Jay Blades appointed first chancellor of Buckinghamshire New University

Jay Blades, who presents The Repair Shop, said he was “absolutely honoured” to have been appointed the first chancellor of the university he attended as a mature student.

The furniture restorer studied criminology and philosophy at Buckinghamshire New University (BNU), where he was diagnosed with dyslexia.

He grew up on a council estate in Hackney, left school at 15 with no qualifications and is still learning to read.

“This has come as a huge surprise. I’m dyslexic, I’m from Hackney. Everyone can do something to turn their life around,” he said.

Mr Blades, who is based in Shropshire, said he agreed to becoming chancellor as long as the university reinstated its furniture and restoration course.

He also asked to start a scholarship programme and will sponsor several students each year.

Jay Blades with Prince Charles

PA Media

“These people might be the first ones in their family to go to university. I’m going to stay in touch with them and support them.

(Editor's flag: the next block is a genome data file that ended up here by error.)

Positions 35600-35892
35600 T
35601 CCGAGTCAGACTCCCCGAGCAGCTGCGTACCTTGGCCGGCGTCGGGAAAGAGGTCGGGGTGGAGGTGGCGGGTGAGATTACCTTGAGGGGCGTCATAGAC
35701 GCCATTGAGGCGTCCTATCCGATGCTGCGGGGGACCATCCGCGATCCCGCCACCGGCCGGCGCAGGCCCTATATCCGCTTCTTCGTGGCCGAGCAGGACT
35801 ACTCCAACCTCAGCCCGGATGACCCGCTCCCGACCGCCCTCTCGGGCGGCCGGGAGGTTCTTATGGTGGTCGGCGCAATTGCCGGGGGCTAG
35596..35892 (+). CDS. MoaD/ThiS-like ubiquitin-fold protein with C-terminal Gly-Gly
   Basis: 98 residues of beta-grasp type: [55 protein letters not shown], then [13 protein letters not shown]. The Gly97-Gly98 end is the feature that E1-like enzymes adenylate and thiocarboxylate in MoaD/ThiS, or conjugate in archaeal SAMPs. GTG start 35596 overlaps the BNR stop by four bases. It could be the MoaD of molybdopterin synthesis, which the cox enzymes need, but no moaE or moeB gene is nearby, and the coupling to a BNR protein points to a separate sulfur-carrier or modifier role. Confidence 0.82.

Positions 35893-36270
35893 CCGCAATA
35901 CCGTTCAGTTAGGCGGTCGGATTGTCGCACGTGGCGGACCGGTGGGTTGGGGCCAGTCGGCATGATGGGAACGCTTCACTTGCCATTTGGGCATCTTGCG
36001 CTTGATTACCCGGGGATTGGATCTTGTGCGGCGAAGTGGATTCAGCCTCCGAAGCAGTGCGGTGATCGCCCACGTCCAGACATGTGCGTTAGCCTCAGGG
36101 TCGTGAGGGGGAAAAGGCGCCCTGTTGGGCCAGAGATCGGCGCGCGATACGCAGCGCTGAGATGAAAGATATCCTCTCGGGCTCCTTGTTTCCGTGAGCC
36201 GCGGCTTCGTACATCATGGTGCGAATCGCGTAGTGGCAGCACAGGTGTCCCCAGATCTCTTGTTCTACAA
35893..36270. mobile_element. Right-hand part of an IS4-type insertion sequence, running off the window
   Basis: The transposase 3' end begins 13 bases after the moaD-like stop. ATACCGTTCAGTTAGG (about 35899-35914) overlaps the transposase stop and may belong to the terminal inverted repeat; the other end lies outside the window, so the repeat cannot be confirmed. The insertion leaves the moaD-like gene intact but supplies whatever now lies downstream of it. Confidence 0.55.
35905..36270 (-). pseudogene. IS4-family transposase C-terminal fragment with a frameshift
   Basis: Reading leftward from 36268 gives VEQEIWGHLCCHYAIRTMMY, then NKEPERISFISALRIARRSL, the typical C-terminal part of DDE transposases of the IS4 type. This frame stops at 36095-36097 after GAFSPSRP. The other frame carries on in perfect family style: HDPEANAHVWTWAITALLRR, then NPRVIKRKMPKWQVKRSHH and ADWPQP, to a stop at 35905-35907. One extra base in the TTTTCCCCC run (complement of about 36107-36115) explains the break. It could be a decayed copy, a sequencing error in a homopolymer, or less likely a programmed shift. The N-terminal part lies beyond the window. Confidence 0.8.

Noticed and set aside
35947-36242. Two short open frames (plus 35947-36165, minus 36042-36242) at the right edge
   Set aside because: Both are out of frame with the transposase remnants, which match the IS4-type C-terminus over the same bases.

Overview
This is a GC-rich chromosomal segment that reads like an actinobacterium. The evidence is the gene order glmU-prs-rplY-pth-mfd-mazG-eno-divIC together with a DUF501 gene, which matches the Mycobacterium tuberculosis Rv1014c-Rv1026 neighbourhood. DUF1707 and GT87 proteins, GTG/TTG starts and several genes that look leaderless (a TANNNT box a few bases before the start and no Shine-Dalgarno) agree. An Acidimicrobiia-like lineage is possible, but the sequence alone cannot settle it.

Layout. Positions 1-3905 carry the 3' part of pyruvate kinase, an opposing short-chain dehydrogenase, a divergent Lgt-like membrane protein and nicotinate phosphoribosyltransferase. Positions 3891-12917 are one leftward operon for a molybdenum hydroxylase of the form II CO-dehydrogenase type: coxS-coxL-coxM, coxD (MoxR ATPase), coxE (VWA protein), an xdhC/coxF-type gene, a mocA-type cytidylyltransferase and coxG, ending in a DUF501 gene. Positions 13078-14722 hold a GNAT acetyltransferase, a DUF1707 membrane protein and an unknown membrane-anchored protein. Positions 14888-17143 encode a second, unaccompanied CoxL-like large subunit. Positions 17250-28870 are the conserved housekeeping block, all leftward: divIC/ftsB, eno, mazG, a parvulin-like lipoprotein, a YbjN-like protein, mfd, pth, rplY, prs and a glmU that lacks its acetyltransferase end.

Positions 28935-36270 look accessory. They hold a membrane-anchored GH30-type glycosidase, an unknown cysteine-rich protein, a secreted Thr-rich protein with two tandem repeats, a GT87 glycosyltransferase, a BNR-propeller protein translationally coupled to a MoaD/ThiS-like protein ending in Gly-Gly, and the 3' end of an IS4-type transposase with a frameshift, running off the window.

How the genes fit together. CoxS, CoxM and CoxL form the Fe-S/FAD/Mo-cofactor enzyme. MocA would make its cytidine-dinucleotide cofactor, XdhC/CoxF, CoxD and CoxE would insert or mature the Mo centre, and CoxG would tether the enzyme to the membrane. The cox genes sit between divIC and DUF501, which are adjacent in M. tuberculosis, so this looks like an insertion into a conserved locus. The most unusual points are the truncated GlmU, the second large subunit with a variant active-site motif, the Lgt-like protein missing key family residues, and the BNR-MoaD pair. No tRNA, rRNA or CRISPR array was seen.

“I’m definitely not your typical chancellor but I’m making sure everything I do is to make this world a better place,” he said.

Mr Blades spent his 20s working in factories and as a labourer before going back to education aged 30.

“I wanted to set myself a challenge of doing something that I didn’t like, which was school. I was bullied and there was a lot of racism, and there’s a lot of fighting I had to do at school,” he said.

Jay Blades with MBE

PA Media

The 52-year-old opened up about living with dyslexia in a BBC documentary in January. Until recently he had the reading age of an 11-year-old and still has reading lessons twice a month.

“I’m slowly getting there with the reading. I’m determined to conquer this, I will get there but it will take me some time,” he said.

He hosts the popular BBC series The Repair Shop, which sees members of the public bringing in worn-out family heirlooms to be restored.

Jay and Professor Braisby

Matt Fowler Photography

He also runs the social enterprise Jay & Co in Wolverhampton, which helps disadvantaged and disengaged groups, and recently received an MBE for services to craft.

Professor Nick Braisby, vice-chancellor of BNU, said: “Jay is an inspiring individual and a shining example of the transformative power of the education we provide at BNU, and we’re enormously proud of all that he has achieved.

“Jay’s insight and expertise will be key to developing an exciting range of creative, innovative furniture-related courses that offer something really different to our students, all backed up with excellent teaching and industry-standard facilities.”

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